Climate Change Poses a Huge Risk to National Security, Experts Say

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This image released by NASA shows that the sun spews out unexpectedly powerful flames which may help explain climate changes on earth. NASA/Reuters

This story originally appeared on The Guardian and is reproduced here as part of the Climate Desk collaboration.

A coalition of 25 military and national security experts, including former advisers to Ronald Reagan and George W Bush, has warned that climate change poses a "significant risk to U.S. national security and international security" that requires more attention from the U.S. federal government. The prominent members of the U.S. national security community warned that warming temperatures and rising seas will increasingly inundate military bases and fuel international conflict and mass migration, leading to "significant and direct risks to U.S. military readiness, operations and strategy."

In a report outlining climate risks, the group state: "The military has long had a tradition of parsing threats through a 'Survive to Operate' lens, meaning we cannot assume the best case scenario, but must prepare to be able to effectively operate even under attack. Dealing with climate risks to operational effectiveness must therefore be a core priority."

Organized by the non-partisan Center for Climate and Security, the group includes Geoffrey Kemp, former national security adviser to Reagan, Dov Zakheim, former under secretary of defense under Bush, and retired general Gordon Sullivan, a former army chief of staff. Recommendations to the federal government include the creation of a cabinet-level official dedicated to climate change and security issues and the prioritization of climate change in intelligence assessments.

Last year, the Department of Defense called climate change "threat multiplier" which could demand greater humanitarian or military intervention and lead to more severe storms that threaten cities and military bases and heightened sea levels that could imperil island and coastal infrastructure. In January, the Pentagon ordered its officials to start incorporating climate change into every major consideration, from weapons testing to preparing troops for war. This new focus has not been warmly welcomed by Republicans, with Colorado congressman Ken Buck proposing an amendment that would bar the Pentagon from spending money on adapting to climate change.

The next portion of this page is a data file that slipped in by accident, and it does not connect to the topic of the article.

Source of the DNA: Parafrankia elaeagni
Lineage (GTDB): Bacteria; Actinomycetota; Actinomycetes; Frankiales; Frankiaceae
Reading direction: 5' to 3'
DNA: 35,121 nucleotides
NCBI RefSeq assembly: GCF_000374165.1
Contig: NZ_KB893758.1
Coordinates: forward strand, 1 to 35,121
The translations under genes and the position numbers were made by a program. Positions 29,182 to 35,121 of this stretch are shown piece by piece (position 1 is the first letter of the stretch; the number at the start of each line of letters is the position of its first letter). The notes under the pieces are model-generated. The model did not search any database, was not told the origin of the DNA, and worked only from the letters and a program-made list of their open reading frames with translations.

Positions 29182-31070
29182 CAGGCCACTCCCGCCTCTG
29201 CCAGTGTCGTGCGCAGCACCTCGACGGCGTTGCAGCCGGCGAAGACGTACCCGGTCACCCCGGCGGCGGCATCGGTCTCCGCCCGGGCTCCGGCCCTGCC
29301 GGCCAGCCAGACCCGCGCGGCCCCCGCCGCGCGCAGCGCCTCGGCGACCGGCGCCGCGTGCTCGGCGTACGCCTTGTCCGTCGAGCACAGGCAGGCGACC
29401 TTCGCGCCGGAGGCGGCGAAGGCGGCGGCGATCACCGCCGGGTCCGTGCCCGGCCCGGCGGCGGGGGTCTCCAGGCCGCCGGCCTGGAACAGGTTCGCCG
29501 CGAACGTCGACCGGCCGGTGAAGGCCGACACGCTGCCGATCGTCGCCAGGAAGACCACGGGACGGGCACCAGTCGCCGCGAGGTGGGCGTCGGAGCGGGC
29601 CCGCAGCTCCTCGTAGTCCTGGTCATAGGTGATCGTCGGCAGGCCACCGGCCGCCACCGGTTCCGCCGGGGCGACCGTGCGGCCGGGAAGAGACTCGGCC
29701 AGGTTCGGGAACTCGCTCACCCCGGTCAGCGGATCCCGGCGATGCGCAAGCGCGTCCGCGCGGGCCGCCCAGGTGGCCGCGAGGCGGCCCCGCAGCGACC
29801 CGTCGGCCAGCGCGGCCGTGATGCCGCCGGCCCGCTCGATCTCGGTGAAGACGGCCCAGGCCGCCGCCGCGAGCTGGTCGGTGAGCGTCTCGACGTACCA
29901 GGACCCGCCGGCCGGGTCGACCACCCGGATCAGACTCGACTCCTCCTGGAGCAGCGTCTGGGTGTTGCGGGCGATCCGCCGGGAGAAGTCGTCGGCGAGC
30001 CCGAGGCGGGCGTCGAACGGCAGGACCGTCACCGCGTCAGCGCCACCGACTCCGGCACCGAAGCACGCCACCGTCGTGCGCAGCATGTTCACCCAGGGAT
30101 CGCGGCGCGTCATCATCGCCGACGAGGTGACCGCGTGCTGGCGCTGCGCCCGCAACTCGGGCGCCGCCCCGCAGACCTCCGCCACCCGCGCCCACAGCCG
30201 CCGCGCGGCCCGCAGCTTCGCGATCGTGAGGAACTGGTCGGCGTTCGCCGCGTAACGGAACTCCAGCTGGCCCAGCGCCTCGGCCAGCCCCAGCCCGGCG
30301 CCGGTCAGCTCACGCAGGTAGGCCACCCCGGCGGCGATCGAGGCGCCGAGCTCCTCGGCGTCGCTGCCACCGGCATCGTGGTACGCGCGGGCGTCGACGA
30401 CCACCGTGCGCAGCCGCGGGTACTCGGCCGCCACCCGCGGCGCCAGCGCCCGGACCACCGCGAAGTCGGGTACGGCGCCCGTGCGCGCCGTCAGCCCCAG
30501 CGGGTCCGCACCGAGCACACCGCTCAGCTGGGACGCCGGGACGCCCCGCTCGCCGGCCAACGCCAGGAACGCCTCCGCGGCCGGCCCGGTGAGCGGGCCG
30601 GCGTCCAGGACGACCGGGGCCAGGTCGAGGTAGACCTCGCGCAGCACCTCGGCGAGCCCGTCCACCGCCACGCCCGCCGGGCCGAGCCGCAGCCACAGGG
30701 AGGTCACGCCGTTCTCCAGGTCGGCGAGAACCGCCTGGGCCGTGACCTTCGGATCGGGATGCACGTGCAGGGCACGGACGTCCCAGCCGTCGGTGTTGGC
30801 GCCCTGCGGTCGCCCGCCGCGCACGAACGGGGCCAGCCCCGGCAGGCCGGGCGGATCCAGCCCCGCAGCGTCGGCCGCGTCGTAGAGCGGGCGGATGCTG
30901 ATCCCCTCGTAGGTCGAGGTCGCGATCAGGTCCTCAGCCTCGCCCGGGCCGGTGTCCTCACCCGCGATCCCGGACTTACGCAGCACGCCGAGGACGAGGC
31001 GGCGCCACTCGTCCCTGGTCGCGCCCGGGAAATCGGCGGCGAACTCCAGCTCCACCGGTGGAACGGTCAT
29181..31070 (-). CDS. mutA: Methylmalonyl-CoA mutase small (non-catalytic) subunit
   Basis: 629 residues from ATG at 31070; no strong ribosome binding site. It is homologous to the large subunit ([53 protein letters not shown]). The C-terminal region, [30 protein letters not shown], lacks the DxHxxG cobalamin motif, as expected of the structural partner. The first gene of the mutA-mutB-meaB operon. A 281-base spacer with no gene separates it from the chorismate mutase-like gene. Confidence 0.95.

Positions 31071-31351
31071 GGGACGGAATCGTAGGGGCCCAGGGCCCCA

"When we distract our military with a radical climate change agenda, we detract from their main purpose of defending America from enemies like Isis," Buck said in July. Meanwhile, Republican presidential nominee Donald Trump has labeled climate change a "hoax." But military figures are increasingly expressing concern over potential disruption to the 1,774 coastal military installations the U.S. operates at home and abroad. A mass of military infrastructure in Virginia is at particular risk of being soaked, with the National Oceanic and Atmospheric Administration warning that by 2050 a majority of US coastal areas are likely to be threatened by 30 or more days of flooding each year due to "dramatically accelerating impacts from sea level rise."

"The conclusions are clear: climate risks are accelerating in their likelihood and severity," said retired rear admiral David Titley of the U.S. navy. "The next administration, whomever is elected, has the duty and obligation as commander-in-chief to manage this risk in a comprehensive manner."

Ronald Keys, former commander of Air Combat Command, told the Guardian that he was initially skeptical about climate change but was then convinced by the impacts he saw first hand when returning to Langley air force base in Virginia after an uneventful spell there in the 1980s.

"I came in as commander in 2005 and there were north-easters that came through and brought three or four feet of water outside where I was living," he said. "You see that change and think 'a ha.' Before, a minor storm was a nuisance, now it is a danger to some of our operations."

Keys said he hoped in a non-presidential election year that "cooler heads may prevail" over the rhetoric used by Trump and others.

"It's hard to energize people now, but it's too late when the water is around your ankles," he said, "People can say the temperature hasn't followed the models but I can read a thermometer and a flood gauge. We need to do this threat analysis now."

Climate Change Poses a Huge Risk to National Security, Experts Say | Tech & Science